Verena Ross of the European Securities and Markets Authority speaks during the 7th annual Cross-Border Distribution Conference, 12 February 2019
Photo: Blitz Photo Agency
The European Securities and Markets Authority appears to be broadly satisfied that investment funds are not a systemic risk threat, but more could be done. However costs and fees are a problem, and although steps have been taken, hard Brexit could be tricky for individual firms.
Ross congratulated the sector on contributing to the diversification of funding sources in the EU, and said “most open-ended funds have been generally resilient, with the exception of some money market funds”. However she warned against complacency, in particularly highlighting “liquidity mismatches”. These see some funds allowing redemptions over a shorter period than the fund could reasonably be expected to liquidate assets. This is an example of where regulators are increasingly concerned about leverage and liquidity, she added.
In a soon-to-be-published comprehensive Esma report on EU alternative investment funds, Ross said for the most part no liquidity mismatch concerns arose. However, she said that real estate funds tended to be an exception, and that this was a particular problem given that retail investors account for around a quarter of the client base. She recommended “further analysis and review”.
On leverage, as long as risks are understood and contagion limited, it is “not a bad thing,” Ross said. However, good data is needed but too often measurement methods are not standardised, thus making analysis difficult. She pointed to on-going international discussions about this which will eventually “contribute greatly to any future Esma guidance on leverage limits for alternative funds in the EU.”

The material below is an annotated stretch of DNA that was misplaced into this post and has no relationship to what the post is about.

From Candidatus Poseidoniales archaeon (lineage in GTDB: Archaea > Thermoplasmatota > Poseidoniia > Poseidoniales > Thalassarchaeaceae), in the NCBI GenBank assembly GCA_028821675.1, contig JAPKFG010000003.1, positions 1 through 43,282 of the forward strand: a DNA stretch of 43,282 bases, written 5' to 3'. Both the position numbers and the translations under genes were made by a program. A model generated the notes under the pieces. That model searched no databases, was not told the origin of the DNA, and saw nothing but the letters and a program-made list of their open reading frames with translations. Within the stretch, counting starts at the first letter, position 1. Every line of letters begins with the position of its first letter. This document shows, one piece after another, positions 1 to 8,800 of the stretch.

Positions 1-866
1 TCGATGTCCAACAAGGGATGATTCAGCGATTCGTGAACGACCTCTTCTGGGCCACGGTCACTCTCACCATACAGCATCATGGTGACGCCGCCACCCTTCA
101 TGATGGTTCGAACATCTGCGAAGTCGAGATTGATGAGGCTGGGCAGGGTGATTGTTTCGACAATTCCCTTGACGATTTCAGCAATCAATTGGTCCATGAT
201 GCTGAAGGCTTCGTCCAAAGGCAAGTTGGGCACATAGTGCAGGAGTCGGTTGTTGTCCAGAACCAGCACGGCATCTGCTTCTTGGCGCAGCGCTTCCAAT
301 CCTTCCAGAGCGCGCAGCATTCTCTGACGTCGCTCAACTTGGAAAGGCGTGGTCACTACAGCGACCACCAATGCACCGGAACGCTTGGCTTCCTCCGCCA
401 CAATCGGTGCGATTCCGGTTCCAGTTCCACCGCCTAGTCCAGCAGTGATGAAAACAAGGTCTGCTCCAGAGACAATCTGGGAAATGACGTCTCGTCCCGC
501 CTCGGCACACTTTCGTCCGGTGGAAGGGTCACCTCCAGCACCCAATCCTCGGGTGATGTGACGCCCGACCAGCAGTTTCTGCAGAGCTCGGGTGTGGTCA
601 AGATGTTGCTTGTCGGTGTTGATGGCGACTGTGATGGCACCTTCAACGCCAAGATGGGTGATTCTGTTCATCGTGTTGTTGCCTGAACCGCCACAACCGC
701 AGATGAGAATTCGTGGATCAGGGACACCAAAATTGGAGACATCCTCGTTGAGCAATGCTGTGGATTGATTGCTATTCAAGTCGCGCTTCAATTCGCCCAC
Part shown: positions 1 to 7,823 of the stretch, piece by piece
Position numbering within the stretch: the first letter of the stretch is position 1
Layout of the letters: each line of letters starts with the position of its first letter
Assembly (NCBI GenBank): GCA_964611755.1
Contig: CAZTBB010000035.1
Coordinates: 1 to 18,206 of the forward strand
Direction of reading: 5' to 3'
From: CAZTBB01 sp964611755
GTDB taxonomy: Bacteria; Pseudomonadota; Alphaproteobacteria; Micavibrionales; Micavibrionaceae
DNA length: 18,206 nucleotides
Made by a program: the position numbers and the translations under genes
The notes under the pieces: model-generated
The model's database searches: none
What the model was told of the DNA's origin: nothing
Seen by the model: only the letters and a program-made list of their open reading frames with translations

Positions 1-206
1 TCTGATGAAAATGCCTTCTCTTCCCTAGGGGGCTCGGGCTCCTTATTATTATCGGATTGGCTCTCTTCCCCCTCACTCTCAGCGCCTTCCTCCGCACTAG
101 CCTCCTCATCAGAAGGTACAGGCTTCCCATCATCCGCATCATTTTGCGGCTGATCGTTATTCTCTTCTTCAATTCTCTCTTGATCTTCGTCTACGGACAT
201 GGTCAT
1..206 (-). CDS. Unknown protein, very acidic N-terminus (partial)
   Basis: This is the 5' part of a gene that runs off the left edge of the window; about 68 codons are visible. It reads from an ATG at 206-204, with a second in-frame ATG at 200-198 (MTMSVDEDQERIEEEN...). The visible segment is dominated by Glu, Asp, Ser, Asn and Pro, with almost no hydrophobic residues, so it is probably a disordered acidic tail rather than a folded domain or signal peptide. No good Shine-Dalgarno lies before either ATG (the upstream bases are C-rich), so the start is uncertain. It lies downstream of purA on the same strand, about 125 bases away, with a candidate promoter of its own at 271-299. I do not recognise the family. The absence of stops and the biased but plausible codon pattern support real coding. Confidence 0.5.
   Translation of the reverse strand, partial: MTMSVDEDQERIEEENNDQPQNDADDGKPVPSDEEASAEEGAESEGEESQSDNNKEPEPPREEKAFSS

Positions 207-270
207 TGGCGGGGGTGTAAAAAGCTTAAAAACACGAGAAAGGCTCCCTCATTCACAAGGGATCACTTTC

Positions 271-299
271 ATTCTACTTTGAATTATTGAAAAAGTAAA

As for liquidity, Ross praised the role of stress-testing in boosting resilience, and said Esma was contributing to work to establish more robust guidelines for these tests for Ucits and AIFs. They are currently conducting public consultation. Just such a process has come to an end for money market funds, with Esma set to publish a related report “by the second quarter”. On exchange-traded funds, Ross was broadly relaxed about concerns around their exposure to less-liquid assets, but said more work was needed to assess the “arbitrage mechanism” in relation to liquidity provision.
On costs, as detailed by Delano on Thursday, she said these are “a significant drain on fund performance, impacting retail investors to a much higher extent than institutional investors.” On average retail savers pay twice as much. She also bemoaned the lack of data in the AIF and structured retail product areas. She said the Priips directive would help drive costs down “over the long run.” Yet she said “we think an immediate supervisory response is needed in relation to issues concerning … performance scenarios” in Priips.
Several Brexit-related MOUs have been agreed to minimise disruption if no deal is agreed. This includes the continuation of investment management delegation. Nevertheless, Ross recommended each player conduct thorough contingency planning.